Monthly Archives: August 2014

The hits just keep on coming

We took the bus to the Panama border the other day to do some shopping. It’s a very weird setup. You can go through passport control and check yourself into the country or you can walk right past some heavily armed guards and shop in a free zone all along the border. We had some shopping tips from Katie at Tierra Mar and as soon as we got off the bus Jack and I entered the zone and walked toward the Jerusalem Mall — not the kind of mall you’re thinking of — where we hoped to find some of the food items we miss that aren’t available here in Golfito.

Within ten minutes I missed my footing stepping down into a dark alleyway, rolled my ankle and did a face plant on the concrete. Ouch!! My ankle hurt so bad I saw stars and I sat on the step for many minutes waiting for the pain to subside. Eventually I stood up and put my weight on it and it didn’t seem too bad, so we very slowly walked through a couple of stores to see what they had. We felt like we were in wonderland with foods we haven’t seen since Puerto Rico, shelves and shelves of them, and not dusty and shopworn like so much in Golfito. We wished we had a car that we could load up but it was enough to see what’s available for next time. We did buy some dried fruit so I can make granola again, and some honey and blue cheese, among other things.

After a few minutes of walking my ankle started swelling up and it got more and more painful. I told Jack we’d have to park me somewhere and he’d have to do the rest of the shopping, but as we were making our way back to the bus station I saw a sign for Clinica Shalom Adonai and a sign in the window said they were open.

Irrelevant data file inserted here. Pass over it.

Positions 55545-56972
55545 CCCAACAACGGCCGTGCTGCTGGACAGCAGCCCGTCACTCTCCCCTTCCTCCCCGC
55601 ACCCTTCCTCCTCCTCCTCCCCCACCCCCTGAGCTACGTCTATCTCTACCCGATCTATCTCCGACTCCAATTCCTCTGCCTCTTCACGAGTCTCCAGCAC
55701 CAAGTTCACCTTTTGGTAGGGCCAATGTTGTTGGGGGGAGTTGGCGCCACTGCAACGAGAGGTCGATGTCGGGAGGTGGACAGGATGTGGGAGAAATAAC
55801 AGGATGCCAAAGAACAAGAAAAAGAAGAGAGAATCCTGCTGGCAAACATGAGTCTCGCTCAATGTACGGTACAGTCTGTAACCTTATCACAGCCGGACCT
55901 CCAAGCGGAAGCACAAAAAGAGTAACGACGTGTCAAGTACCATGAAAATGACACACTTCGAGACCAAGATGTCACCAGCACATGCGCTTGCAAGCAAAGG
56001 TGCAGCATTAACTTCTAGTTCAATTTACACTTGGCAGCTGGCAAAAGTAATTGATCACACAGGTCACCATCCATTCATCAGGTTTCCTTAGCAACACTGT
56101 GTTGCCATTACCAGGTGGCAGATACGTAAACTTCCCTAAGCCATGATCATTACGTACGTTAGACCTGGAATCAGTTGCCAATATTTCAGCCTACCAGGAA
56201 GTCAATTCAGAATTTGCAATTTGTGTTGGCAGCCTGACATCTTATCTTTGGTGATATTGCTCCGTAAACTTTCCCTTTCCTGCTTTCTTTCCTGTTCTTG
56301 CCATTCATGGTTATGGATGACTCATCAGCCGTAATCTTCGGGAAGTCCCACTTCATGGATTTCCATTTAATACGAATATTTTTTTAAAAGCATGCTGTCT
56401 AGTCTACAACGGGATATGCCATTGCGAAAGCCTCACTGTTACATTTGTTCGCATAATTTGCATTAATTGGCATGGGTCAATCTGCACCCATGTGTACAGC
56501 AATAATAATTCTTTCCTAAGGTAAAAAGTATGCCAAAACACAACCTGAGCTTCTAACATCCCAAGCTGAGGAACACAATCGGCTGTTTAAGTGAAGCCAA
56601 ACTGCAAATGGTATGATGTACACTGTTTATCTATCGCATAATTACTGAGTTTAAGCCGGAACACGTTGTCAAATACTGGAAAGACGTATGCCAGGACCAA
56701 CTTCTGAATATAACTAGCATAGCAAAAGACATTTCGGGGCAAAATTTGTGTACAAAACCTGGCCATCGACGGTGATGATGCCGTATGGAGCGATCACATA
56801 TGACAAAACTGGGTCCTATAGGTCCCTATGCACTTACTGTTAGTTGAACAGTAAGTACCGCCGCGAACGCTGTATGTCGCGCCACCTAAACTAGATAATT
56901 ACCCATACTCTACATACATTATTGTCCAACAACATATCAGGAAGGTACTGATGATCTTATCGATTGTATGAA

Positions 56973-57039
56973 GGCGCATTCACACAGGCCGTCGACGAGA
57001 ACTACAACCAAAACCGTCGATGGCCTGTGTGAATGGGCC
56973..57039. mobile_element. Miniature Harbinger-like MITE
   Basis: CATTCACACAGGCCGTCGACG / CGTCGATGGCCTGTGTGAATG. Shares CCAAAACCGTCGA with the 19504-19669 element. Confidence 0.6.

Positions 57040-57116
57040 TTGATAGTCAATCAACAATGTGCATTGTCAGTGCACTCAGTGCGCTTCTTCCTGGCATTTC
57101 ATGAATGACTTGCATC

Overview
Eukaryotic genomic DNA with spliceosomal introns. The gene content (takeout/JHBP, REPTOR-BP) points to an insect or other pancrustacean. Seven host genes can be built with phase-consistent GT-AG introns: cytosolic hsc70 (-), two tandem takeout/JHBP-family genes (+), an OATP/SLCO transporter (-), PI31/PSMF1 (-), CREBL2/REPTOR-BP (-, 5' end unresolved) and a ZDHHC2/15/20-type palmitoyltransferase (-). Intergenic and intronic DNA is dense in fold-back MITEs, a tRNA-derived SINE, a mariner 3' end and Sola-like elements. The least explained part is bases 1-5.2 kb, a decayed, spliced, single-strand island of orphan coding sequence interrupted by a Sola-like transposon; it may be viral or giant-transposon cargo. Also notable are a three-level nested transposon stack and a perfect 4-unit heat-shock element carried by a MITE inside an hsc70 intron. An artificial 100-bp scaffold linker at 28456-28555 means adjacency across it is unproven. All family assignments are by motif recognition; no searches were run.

The girl at the desk got me an ice pack and said the doctor would be back in a half hour.


An hour later the doctor finally came back from lunch and though he said he had a little English he spoke to me in rapid-fire Spanish (is there any other kind?) Using mostly sign language and a notepad passed back and forth, he assured me that my ankle isn’t broken (yay!) but that I had “torn some fibers of the tendon.” I guess that means a sprain.


He made motions indicating that it will swell up quite a bit (it did) and he gave me a shot in the hip that he said was an anti-inflammatory. He also gave me a prescription for a non-steroidal anti-inflammatory but when we checked at the pharmacy the 15 pills cost $80. Huh. I’ll take Advil. The consultation and injection cost $18.50.

We got home ok on the bus and I’ve been icing my ankle and trying to stay off it, tough to do on a catamaran where any fetch involves steps. The singlehander who came through here this week is an ER nurse and he reminded me to wrap it, too, and that has helped. So maybe in a week I’ll be back to form.

I’ve got my fingers crossed.

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Down, too, then left

Robert the Hungarian mechanic spent a couple of hours aboard installing a down button on our anchor windlass.


For two years Jack had to allow gravity to drop the chain. Lots of people do, but you have little control over how much and how fast the chain goes out. It’s best to lay the chain out as the boat drifts back in the wind, but sometimes the chain would drop too fast and end up in a pile on the bottom, not good for holding. With a down button, the chain will be paid out slowly and under control. Even better, if the chain gets jammed in the hawsepipe Jack will just use the other button to clear the jam. That’s the theory, anyway. We’ll test it out next time we venture off our mooring ball and anchor out.



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Rincon ride

I rousted Jack as early as I dared because we planned to ride the dinghy into the mangroves at Rincon. The place seemed so out of the way and we were hoping to see monkeys and macaws and such.